The Perth Games Festival is just one week away, and is set to showcase some great games being made in Perth!
In an effort to highlight some of our local talent in advance, we’ve reached out to several developers who will be attending the festival. AltF4 Interactive is a new start-up studio who are about to debut their new mobile title, Rift Runner. To tell us more about the project, we caught up with Michael Mckie, the lead developer of the game.
As a Perth-based developer, could you tell our readers a bit more about AltF4 Interactive?
Michael: AltF4 Interactive was started at the beginning of 2014 to act as publishing platform for games and apps I create. The idea behind the name came about while I was finishing my degree in game design at SAEQ (formally QANTM College), and started out as a bit of an inside joke as pressing alt+f4 is what many of us felt like doing at the time.
As a new start-up, work on the company’s first title Rift Runner started production in January this year. It has been on a part time/casual basis to allow us the freedom to work on other projects and pursue other commitments (like finish studying for those helping with the development who hadn’t finished their degrees yet).
What was the primary source of inspiration behind your debut game, Rift Runner?
Michael: Rift Runner is actually based of a prototype that I worked on during the 2013 Global Game Jam called Adventricule, which was nominated and received the judge’s choice award for best game at the Perth jam site that year.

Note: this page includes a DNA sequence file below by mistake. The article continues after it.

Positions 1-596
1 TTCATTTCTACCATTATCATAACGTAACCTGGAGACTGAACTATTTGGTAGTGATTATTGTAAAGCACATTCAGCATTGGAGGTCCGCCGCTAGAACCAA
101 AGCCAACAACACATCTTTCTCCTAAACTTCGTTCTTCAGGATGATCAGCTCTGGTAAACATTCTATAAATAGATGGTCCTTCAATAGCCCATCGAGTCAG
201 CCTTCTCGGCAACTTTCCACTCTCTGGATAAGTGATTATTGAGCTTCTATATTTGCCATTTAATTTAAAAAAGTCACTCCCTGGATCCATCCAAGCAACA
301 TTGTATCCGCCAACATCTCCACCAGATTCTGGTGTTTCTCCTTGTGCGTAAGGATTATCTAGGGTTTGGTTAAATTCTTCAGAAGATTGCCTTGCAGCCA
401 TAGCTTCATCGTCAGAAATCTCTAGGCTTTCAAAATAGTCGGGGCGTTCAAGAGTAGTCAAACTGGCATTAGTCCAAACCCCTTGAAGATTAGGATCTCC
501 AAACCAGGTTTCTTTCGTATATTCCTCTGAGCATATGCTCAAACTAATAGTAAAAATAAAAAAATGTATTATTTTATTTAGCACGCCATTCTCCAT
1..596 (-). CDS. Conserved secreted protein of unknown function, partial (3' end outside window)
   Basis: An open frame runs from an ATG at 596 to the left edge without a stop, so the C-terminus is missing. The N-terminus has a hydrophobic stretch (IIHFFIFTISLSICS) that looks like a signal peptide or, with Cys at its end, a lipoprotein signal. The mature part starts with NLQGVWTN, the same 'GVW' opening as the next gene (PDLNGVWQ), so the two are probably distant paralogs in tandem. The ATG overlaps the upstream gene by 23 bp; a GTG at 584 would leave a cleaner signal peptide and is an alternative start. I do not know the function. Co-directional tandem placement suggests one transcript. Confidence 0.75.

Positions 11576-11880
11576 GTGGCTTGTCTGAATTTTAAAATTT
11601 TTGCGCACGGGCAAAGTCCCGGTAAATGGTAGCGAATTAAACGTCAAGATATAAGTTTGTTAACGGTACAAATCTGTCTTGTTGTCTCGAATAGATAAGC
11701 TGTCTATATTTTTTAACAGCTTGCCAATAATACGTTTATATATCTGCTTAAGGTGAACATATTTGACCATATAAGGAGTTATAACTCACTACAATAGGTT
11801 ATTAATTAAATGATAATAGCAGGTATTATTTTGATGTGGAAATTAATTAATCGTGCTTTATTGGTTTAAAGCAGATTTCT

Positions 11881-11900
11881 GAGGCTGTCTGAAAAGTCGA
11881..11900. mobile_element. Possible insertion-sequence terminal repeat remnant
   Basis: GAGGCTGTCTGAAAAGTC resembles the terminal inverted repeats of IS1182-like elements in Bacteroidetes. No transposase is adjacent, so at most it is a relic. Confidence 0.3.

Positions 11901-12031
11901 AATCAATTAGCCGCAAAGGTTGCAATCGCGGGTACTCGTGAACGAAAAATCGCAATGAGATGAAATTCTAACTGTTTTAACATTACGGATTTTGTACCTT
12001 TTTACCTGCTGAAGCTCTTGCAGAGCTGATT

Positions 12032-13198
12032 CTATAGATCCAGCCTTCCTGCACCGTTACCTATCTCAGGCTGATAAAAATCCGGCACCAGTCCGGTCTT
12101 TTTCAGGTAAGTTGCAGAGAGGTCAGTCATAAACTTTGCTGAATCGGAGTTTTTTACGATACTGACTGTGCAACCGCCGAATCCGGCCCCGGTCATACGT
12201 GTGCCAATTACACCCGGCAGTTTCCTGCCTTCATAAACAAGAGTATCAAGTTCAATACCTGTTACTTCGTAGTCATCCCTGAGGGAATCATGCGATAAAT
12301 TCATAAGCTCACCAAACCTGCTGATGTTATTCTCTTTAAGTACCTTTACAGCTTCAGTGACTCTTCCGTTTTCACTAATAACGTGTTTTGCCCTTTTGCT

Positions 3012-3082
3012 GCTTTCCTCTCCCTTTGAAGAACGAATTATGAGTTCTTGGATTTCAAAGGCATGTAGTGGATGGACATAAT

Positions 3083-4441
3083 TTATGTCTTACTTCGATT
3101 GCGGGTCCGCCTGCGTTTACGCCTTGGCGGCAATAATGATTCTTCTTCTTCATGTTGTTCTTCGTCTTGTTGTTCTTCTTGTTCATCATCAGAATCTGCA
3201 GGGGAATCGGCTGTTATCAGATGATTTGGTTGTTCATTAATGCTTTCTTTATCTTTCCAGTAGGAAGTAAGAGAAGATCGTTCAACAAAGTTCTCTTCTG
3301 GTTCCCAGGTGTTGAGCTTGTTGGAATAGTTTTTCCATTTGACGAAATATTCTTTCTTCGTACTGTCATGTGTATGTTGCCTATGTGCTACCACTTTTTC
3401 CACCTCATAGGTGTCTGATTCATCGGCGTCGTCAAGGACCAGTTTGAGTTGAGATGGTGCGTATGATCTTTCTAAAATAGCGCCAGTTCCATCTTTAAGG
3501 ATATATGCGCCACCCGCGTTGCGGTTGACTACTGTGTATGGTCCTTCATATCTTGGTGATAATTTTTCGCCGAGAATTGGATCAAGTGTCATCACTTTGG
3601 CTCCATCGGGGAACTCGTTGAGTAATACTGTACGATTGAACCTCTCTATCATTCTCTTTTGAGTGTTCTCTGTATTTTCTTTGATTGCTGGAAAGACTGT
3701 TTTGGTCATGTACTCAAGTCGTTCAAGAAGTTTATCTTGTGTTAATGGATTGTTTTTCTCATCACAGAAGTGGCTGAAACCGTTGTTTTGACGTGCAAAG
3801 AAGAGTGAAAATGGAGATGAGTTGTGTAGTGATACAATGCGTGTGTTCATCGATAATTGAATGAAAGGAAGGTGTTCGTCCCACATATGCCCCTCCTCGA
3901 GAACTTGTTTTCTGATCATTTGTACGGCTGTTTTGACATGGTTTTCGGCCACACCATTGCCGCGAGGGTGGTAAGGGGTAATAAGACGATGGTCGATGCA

At the beginning of this year, I arranged a get together with the guys that I worked with on Adventricule, and presented a plan to take it from the prototype to a released title. In that meeting it was decided to change a few things to make it more appealing to a larger player base, these changes are what Rift Runner has come to be now.
How would you best explain Rift Runner to someone unfamiliar with the game?
Michael: The easiest way I have found to describe Rift Runner to people, is that it’s an endless side scrolling platformer where you need to survive as long as possible while collecting objects to increase your score and avoid the obstacles.
Could you outline the objective of the game, and how players will be able to earn points?
Michael: Rift Runner’s primary objective is rather simple: collect as much algae as possible while avoiding the obstacles. In order for a player to increase their score, around each of the platforms spawns a series of objects that we have taken to calling algae.
When a player collects the algae, their score will increase. We have just recently implemented a multiplier that will increase the players score even more depending on how fast they can collect the algae. This mechanic was implemented to try and encourage the player to keep moving forward as quickly as they can while avoiding the obstacles in order to get the highest possible score.
Navigating the waves can be tricky! Could you explain how that will impact the gameplay?
Michael: Yeah, the wave mechanic has probably been one of the more challenging mechanics to get right during the development process and has changed considerably from the way it functioned at the begging of the year.